There’s a moment each trip west where a sense envelopes me that if nothing else occurs during the weekend, the journey was still worth it. That instant came mid-Friday at a conservative shul in Deerfield, Illinois.

Preschool at Moriah Congregation was due to let out. Poaching quietly in the hall, it was as we peaked through a window that Lucy’s eyes met mine. “Pappy!”
she mouthed (I couldn’t hear her) — and the lass began running. “Pappy!”

‘Nuff said.

Scooping me up at O’Hare, my Little One beamed. (All week she’d been saying she missed me, “couldn’t wait” for my arrival. One time–I swear–she called me her “rock”)! And yes, her face at the airport confirmed that she’d meant it.

Not that she hasn’t always loved me — of course she has.  In her formative years though, she lived with her mother…and there was that whole dynamic.  Still…

Sometimes (like this visit), I’d fly to Chicago the week ‘ere my ex and, much as my kid clearly would thrill to see me, it was still like going to a game in Columbus the Saturday before Michigan. Sure, the house would fill and fans would cheer, but you knew damn well that Woody was looking ahead.

I mention this as an aside only as my focus this week wasn’t Stacy — it was Lucy. My baby’s baby was turning three. Yes, the days filled with friends, family and frolic, but the nucleus always was Lucy.

Not that there weren’t other moments. Indeed there were. Some ordinary and some less-so, each is cemented in my growing mental landscape of Chicago.

—Like getting lost on the way to a meeting late Friday. (11pm Cleveland time, but we finally found it).

—Like Stacy asking me if I noticed her new couch and me nodding “Yes” with a straight face.

—Like Stacy noting new hardwood floors. Shining, they were, like the top of my father’s head … and I know it’s a good thing and all … but I kept thinking that Hal and I grew up in a log cabin in South Euclid and our bedrooms never had carpet. But Rooney was SO HAPPY! And Jason was SO HAPPY! (Which made me happy too, especially since henceforth can spill at my leisure.)

—Like having a family talk about serious stuff on Friday.

—And having nonsensical, “firing for effect” talks still on Friday.

“Stacy,” I asked, would you rather Lucy married a Chinese person or a Japanese person?”
“I don’t know, Dad—what do you think?”
(My answer surprised her).
“I never thought of that. Pretty good, Daddy.”

Lucy bounced for me Friday, as she always does. If I’d have had a trampoline like that when I was growing up my mother would have been glad she was deaf.

And then there was Jason. Continued contentment felt eyeing the fit between Stace and her hubby is trumped only by the peace known watching Bonesy play father. Good things are happening in the Windy City. Always.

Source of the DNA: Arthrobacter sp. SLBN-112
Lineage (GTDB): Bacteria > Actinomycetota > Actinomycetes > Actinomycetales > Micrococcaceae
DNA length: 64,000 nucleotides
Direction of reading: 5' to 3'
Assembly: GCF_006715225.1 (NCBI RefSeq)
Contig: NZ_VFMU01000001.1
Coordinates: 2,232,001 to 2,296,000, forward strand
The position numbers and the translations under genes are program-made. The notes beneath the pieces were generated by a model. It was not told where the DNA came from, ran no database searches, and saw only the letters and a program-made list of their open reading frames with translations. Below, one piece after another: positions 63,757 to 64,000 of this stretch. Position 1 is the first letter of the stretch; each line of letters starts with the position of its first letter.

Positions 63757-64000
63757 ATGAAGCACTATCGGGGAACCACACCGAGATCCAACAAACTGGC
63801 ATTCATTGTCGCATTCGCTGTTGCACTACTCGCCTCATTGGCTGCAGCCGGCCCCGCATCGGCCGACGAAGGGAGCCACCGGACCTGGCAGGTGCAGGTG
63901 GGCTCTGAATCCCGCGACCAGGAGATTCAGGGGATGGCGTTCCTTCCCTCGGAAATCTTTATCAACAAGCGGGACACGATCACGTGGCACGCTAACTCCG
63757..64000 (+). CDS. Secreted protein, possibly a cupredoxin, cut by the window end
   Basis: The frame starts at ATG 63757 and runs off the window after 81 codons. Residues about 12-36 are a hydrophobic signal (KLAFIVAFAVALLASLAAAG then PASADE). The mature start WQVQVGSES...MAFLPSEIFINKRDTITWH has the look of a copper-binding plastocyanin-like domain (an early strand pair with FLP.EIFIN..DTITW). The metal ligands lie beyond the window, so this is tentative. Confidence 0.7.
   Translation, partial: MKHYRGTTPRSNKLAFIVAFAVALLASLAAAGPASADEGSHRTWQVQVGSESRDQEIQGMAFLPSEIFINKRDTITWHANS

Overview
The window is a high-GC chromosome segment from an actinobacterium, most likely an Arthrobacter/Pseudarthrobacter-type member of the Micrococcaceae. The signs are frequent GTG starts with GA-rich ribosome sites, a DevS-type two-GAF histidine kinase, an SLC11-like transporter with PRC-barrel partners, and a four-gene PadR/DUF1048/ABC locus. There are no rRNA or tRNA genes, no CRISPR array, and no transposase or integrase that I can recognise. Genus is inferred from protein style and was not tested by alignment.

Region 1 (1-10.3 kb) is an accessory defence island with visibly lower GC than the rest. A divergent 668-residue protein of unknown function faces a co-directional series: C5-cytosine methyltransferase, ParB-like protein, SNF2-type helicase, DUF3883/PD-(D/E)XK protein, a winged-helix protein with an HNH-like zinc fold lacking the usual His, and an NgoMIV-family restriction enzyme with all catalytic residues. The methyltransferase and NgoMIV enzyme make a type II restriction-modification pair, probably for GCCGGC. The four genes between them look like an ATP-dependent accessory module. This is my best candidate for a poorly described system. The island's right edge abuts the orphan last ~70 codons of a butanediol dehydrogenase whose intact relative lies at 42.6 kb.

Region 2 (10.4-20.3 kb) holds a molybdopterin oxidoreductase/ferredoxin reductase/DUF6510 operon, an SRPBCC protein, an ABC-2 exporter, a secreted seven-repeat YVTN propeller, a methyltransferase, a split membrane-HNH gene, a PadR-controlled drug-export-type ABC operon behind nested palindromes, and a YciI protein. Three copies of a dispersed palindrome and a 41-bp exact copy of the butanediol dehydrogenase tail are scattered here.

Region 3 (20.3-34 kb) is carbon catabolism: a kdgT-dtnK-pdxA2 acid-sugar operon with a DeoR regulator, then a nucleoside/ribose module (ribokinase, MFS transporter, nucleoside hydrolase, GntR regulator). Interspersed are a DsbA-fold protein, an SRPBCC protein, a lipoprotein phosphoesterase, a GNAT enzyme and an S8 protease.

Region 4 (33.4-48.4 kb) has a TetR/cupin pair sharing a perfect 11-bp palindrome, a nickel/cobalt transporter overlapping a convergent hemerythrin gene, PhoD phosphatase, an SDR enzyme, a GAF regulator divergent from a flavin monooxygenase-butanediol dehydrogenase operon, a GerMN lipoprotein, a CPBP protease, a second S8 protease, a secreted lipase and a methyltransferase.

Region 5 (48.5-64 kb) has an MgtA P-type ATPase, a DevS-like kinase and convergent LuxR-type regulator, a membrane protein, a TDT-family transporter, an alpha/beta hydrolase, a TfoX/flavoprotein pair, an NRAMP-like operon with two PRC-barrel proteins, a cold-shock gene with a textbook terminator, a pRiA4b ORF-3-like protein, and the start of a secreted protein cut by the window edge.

And Adam. You remember him, that beautiful bichon I’d rescued from Parma only to have him pilfered from my midst and driven to Chicago (much the same as Irsay ripped the Colts out of Baltimore).

Adam napped with me Friday, for a bit. Unable to quite figure out how to turn on the tv, I settled for Youtube. “Twelve Hours Of Barking Dogs” played as we slept. (Like the good old days).

And then there was the conversation with Brother Greg. Ah, but I need to set the stage:

Stacy had summoned us (a third of the way through Lucy’s birthday party) to drive across the street and get three more large cheese pizzas. An easy gig, one would think. Have YOU ever been married to a first-time mother?

“And hurry!” we were told as we left for Whole Foods.
(One quarter mile it was, from one lot to another).
“It’ll be a half hour,” we were told, on arrival at the store.
(Greg called Bonesy, but his cell wasn’t answering).
“What do you think we should do?” asked my friend.
“No matter what we do we’ll be wrong,” I assured.
He looked at me.
I looked at him.
“We’ll take the pizzas,” I told the guy behind the counter. (It’s an old theater adage I’ve learned: be wrong, but be strong).

And so…and so… What do Jews do with thirty minutes to kill?

I got some chicken wings while Greg, he had sushi. I ate with my hands, as he — proving no one is perfect — used chopsticks. And we gobbled.

Within moments of digestion though, the telephone rang.

“We don’t need the pizza,” churped Jason. “They’re doing the cake now. Come back.”

…So we paid for the pizza and told them we’d return in an hour. And we retraced our steps to the near-ending party…

…And we hustled back—he to reunite with his wife and two sons.

—And me to kvell again at my dazzling Lucy, and (with her other grandpa), to leap in a pool of multi-colored plastic balls, and rejoice with our jewel.

Within moments the party was ending. The friends went home as the family packed up….

The only thing left was my smile.

One Response to “THREE’S THE CHARM”

  1. Stacy says:

    love you.

Leave a Reply